By Doniphan Blair

On a typical West Oakland street (West, as it happens), on the first floor of a average-looking residence, behind an old fashioned sign, sits the Attitudinal Healing Connection, now called AHC, arguably the greatest advocate for, and enabler of, arts in the area.

Started in 1989 by Aeeshah Clottey and her husband Kokomon Clottey, from Louisiana and Ghana, West Africa, respectively, AHC set out to literally heal the community using the power of culture in various forms, from retreats and healing circles to art classes.

“We believe that everything is art—the clothes that you wear. You walk into a house and it was designed by an artist,” explained Aeeshah, a warm, older woman in an African print dress, who welcomed me in when I knocked on the front door.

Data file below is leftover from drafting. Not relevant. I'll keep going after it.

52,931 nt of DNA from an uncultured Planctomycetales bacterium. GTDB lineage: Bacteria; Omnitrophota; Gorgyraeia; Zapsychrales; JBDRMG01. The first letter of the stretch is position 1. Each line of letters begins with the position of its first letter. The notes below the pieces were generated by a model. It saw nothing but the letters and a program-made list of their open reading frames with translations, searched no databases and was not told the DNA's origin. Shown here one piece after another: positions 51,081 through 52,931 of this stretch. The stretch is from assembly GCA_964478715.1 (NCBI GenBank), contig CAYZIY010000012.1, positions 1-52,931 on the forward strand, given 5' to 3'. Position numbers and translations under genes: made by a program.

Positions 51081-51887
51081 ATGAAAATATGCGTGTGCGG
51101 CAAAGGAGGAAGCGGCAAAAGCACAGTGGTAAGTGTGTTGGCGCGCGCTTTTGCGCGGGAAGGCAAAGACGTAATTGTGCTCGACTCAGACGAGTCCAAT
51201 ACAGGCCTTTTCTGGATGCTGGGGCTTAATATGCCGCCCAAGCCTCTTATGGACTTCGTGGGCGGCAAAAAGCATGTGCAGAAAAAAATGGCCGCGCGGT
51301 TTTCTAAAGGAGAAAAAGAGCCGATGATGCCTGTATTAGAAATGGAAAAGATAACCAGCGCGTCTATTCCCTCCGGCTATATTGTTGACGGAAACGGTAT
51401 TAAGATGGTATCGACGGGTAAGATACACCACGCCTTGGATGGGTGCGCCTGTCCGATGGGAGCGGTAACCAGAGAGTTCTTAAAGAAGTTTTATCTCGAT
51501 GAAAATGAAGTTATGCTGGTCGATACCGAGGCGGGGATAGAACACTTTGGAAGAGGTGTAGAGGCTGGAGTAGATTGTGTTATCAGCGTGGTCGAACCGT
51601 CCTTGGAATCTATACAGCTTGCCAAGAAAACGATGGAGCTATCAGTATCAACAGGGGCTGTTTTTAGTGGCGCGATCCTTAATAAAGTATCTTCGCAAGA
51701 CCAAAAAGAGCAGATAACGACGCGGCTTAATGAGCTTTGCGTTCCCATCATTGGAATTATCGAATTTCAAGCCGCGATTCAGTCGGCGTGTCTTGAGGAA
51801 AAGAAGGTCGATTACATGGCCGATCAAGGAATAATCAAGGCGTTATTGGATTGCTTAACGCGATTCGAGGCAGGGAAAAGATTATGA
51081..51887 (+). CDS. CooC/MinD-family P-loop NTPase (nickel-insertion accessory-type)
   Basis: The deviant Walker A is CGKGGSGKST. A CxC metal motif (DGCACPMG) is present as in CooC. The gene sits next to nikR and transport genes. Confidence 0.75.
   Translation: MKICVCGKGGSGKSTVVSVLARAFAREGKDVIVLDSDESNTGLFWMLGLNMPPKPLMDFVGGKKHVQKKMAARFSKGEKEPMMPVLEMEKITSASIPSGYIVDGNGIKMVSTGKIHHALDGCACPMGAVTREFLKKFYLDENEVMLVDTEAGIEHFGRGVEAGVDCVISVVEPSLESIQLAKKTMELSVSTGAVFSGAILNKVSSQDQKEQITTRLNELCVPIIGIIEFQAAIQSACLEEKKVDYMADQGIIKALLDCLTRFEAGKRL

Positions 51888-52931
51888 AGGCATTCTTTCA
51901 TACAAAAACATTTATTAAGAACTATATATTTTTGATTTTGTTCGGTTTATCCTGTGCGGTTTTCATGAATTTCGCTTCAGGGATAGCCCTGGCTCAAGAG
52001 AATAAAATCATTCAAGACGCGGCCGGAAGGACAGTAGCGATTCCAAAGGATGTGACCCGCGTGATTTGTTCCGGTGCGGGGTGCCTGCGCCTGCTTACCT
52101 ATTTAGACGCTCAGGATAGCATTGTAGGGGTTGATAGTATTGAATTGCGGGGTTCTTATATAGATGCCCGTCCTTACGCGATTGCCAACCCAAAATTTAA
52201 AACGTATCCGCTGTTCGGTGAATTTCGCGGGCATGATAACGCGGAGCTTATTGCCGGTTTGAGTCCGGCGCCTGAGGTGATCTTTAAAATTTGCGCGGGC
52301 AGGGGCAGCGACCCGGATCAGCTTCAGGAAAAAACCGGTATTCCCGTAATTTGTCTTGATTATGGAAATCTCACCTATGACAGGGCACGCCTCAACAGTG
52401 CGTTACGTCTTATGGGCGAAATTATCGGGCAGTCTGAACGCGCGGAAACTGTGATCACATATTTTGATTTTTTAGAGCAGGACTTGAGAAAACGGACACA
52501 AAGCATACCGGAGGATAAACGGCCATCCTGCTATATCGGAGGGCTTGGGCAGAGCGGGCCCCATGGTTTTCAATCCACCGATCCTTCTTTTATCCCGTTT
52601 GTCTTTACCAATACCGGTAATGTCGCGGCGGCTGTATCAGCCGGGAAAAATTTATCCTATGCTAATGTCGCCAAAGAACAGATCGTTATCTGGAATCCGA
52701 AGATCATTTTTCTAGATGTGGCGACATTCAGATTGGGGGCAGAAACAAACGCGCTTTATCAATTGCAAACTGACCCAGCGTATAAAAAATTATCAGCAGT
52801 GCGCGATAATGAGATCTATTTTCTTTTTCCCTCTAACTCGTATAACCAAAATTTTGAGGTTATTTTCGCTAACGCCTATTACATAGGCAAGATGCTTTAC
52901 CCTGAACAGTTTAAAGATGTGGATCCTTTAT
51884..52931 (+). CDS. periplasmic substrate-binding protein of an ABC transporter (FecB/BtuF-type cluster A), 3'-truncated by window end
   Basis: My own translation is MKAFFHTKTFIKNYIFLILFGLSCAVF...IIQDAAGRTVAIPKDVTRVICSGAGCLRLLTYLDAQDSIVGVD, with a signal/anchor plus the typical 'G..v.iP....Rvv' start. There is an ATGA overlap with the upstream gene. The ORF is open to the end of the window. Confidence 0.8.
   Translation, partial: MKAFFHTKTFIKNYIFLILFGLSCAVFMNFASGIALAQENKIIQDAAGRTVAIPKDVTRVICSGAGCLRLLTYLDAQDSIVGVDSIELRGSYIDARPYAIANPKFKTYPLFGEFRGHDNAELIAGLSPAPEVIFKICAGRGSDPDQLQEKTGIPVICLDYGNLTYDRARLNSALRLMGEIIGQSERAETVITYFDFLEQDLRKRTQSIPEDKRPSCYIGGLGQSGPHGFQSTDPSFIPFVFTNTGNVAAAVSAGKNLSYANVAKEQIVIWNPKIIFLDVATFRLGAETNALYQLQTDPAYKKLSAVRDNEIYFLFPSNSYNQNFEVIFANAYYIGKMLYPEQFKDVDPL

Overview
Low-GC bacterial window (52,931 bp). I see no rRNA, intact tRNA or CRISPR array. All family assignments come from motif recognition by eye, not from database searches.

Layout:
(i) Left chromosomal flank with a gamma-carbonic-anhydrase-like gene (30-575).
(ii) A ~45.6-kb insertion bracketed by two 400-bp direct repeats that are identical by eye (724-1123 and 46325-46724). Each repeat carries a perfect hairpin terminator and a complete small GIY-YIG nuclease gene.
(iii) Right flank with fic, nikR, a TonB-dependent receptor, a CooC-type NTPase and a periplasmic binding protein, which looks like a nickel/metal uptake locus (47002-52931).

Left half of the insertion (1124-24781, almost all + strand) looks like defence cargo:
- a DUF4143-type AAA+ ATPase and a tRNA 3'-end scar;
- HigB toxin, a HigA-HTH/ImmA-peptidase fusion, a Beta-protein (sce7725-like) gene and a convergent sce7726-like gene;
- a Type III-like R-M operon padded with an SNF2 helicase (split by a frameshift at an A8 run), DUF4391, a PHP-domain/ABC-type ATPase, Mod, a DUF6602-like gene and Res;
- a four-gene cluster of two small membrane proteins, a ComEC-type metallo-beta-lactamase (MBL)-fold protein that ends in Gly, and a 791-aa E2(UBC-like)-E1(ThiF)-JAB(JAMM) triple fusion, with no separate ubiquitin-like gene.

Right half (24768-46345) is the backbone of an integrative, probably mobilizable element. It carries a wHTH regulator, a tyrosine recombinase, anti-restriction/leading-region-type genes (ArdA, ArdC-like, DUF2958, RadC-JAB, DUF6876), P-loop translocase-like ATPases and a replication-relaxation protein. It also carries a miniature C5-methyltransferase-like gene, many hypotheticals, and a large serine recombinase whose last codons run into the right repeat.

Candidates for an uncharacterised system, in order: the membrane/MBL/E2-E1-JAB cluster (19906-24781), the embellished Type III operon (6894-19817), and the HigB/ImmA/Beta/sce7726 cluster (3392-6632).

The Clotteys developed their system from the non-traditional mental health ideas of the psychiatrist Dr. Gerald Jampolsky who founded the first Center for Attitudinal Healing in Tiburon, California, in 1975. Now there are over 100 similar healing centers across the world.

“They mostly work with death and dying issues. But we define violence, racism and poverty as mental illnesses. We use the principles of Attitudinal Healing for social justice,” continued Clottey. “We discovered it through group work and by becoming friends with Jampolsky in 1989.”

A recent mural AHC organized on Market Street between 32nd and 33rd Street. photo: D BlairA recent mural AHC organized on Market Street between 32nd and 33rd Street. photo: D Blair

“Our schools need STEAM quarters—science, technology, engineering, art and math—not just STEM quarters,” is how Clottey summarizes our scholastic situation, but “Usually in the schools, art is the first thing that goes. Art helps people to think critically.”